Bethsaida [Julias]

Hebrew: "House of Fishing" 

A major settlement on the northeast shore of the Sea of Galilee situated on a 22 acre mound overlooking the influx of the Jordan river. Recent excavation shows that it was one of the largest towns on the lake. In 30 CE Herod's son Philip elevated it to the status of city [polis] & renamed it Julias in honor of the Roman emperor Tiberius' mother Livia, who after her husband's death was called Julia Augusta. [Josephus mistakenly reports that the city was named for the daughter of Augustus who was banished in 2 CE]. From early Hellenistic times (4th c. BCE) the town was the center of a thriving fishing industry because of its natural harbor. John 1 identifies it as the hometown of Peter & other disciples of Jesus who were fishermen. After it was destroyed in the Jewish revolt (67 CE), the site was abandoned & the harbor silted up.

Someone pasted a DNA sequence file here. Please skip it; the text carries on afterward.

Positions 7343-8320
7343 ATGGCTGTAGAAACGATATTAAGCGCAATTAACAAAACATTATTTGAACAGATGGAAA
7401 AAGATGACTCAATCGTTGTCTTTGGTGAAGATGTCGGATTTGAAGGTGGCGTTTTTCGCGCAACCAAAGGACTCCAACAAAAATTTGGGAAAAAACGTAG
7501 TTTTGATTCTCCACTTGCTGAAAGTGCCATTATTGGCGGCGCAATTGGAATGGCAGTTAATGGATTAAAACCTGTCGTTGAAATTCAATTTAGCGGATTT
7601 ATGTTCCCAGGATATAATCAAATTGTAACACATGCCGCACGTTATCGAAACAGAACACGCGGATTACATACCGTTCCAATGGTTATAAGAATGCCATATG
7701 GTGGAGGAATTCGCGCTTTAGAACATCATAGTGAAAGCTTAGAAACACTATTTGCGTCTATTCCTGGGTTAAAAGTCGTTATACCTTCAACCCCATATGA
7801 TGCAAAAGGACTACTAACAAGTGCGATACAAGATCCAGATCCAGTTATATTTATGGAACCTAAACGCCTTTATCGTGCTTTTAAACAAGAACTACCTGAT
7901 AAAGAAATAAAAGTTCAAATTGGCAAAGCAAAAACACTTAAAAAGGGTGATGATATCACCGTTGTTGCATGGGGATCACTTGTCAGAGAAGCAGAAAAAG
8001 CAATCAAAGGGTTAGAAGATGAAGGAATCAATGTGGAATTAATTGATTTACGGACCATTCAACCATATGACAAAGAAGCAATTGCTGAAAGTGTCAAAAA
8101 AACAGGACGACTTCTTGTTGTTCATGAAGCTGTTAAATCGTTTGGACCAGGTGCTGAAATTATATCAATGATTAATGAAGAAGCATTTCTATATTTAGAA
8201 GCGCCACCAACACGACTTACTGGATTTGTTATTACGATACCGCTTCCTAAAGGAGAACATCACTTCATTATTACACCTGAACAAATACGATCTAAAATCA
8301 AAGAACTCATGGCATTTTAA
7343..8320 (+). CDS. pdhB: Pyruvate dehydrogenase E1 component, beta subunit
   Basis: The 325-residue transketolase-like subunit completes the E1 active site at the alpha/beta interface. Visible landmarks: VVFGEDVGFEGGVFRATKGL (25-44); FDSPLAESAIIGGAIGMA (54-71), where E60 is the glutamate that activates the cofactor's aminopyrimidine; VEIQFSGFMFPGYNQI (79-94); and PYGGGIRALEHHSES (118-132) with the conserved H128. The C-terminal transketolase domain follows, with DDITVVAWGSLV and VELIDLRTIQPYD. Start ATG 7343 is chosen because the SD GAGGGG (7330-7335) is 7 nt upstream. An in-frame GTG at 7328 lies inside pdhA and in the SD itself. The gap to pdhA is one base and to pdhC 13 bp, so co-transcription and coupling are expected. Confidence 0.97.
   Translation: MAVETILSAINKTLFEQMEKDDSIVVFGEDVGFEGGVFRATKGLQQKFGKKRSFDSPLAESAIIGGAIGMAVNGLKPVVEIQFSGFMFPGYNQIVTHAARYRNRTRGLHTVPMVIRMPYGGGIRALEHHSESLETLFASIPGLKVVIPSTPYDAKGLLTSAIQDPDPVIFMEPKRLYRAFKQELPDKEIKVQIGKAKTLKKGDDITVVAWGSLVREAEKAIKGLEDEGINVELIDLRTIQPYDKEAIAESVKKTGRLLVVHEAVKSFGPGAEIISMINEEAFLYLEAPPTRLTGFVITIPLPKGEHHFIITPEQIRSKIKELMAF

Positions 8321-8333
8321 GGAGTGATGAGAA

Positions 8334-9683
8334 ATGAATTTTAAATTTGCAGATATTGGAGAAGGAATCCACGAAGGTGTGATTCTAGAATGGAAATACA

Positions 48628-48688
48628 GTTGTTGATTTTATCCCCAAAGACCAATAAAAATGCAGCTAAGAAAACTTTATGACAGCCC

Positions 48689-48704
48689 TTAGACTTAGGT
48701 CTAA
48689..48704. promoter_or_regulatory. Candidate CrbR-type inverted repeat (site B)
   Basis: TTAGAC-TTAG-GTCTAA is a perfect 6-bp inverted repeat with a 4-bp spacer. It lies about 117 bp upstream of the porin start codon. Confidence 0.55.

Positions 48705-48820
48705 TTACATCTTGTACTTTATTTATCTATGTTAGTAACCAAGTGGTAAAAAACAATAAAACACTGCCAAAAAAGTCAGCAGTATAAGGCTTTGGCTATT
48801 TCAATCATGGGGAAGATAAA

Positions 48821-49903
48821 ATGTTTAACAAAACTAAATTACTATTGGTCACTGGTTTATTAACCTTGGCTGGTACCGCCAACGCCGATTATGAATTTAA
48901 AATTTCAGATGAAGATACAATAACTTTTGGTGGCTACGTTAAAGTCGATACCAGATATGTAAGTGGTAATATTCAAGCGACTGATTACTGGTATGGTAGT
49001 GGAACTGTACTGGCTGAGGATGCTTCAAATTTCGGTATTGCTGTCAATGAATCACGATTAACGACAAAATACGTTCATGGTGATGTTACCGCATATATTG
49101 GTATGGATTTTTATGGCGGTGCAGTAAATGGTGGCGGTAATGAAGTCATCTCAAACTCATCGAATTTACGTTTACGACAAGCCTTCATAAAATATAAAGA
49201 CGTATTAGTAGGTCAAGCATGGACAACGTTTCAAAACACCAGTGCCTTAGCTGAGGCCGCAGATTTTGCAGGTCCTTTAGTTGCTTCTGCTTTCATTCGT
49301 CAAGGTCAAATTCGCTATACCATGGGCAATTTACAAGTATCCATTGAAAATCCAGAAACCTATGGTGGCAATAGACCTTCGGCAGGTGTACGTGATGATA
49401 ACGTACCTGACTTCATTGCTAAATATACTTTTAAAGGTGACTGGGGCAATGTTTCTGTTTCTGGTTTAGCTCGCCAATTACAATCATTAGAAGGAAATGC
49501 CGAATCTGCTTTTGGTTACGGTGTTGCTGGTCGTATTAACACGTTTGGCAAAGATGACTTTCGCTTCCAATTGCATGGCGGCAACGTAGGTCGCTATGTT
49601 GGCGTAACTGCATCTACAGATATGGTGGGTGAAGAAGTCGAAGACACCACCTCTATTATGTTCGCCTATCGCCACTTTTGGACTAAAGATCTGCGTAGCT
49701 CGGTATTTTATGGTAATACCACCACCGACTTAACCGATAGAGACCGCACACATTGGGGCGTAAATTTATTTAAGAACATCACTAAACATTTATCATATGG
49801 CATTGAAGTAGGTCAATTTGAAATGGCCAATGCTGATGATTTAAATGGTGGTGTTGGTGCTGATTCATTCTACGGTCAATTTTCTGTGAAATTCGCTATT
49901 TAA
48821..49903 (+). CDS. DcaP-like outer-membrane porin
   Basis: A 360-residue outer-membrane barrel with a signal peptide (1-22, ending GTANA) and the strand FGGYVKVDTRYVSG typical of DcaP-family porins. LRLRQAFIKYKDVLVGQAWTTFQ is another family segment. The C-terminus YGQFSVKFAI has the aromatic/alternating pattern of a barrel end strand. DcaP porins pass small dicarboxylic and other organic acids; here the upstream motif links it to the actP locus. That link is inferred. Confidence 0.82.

References: Josephus, Antiquities 18.28, 108.
                   _____, War 2.168; 3.57, 515; 4.454.
                   John 1:44, 12.21.
                   Mark 6:45 (cf. Luke 9:10)
                   Mark 8:22.
                   Matt 11:21 // Luke 10.13

For further recent information about archaeological & historical evidence, see:

  • Rousseau, John J. & Rami Arav. Jesus & His World. (Minneapolis: Fortress Press, 1995) pp. 19-24.

  • "Bethsaida Rediscovered." Article by lead archaeologist Rami Arav in Biblical Archaeology Review (Jan/Feb 2000).

Other online resources:

Perspective on the World of Jesus

Copyright 1999-2017 by Mahlon H. Smith
All rights reserved.

an American Theological Library Association Selected Religion Website
OCLC catalog no.: 62046512